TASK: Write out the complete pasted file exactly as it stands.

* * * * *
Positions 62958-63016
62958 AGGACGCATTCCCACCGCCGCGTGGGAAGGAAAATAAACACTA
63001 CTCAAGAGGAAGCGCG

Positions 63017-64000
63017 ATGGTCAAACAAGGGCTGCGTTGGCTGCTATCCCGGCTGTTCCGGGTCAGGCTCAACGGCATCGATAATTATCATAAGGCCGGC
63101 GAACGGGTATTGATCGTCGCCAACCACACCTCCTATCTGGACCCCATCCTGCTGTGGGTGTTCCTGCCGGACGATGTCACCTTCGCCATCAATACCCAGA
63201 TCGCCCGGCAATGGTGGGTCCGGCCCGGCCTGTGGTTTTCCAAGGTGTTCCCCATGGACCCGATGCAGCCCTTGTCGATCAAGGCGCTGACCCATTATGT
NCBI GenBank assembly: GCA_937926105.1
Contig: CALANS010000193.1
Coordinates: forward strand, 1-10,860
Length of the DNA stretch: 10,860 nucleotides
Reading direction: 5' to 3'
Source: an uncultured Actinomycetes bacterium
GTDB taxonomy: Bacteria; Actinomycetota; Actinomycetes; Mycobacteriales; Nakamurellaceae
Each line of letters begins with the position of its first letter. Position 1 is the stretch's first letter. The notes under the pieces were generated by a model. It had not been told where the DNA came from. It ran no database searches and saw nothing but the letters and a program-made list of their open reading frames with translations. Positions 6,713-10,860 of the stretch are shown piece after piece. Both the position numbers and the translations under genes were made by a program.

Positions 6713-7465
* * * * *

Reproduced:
Positions 62958-63016
62958 AGGACGCATTCCCACCGCCGCGTGGGAAGGAAAATAAACACTA
63001 CTCAAGAGGAAGCGCG

Positions 63017-64000
63017 ATGGTCAAACAAGGGCTGCGTTGGCTGCTATCCCGGCTGTTCCGGGTCAGGCTCAACGGCATCGATAATTATCATAAGGCCGGC
63101 GAACGGGTATTGATCGTCGCCAACCACACCTCCTATCTGGACCCCATCCTGCTGTGGGTGTTCCTGCCGGACGATGTCACCTTCGCCATCAATACCCAGA
63201 TCGCCCGGCAATGGTGGGTCCGGCCCGGCCTGTGGTTTTCCAAGGTGTTCCCCATGGACCCGATGCAGCCCTTGTCGATCAAGGCGCTGACCCATTATGT
NCBI GenBank assembly: GCA_937926105.1
Contig: CALANS010000193.1
Coordinates: forward strand, 1-10,860
Length of the DNA stretch: 10,860 nucleotides
Reading direction: 5' to 3'
Source: an uncultured Actinomycetes bacterium
GTDB taxonomy: Bacteria; Actinomycetota; Actinomycetes; Mycobacteriales; Nakamurellaceae
Each line of letters begins with the position of its first letter. Position 1 is the stretch's first letter. The notes under the pieces were generated by a model. It had not been told where the DNA came from. It ran no database searches and saw nothing but the letters and a program-made list of their open reading frames with translations. Positions 6,713-10,860 of the stretch are shown piece after piece. Both the position numbers and the translations under genes were made by a program.

Positions 6713-7465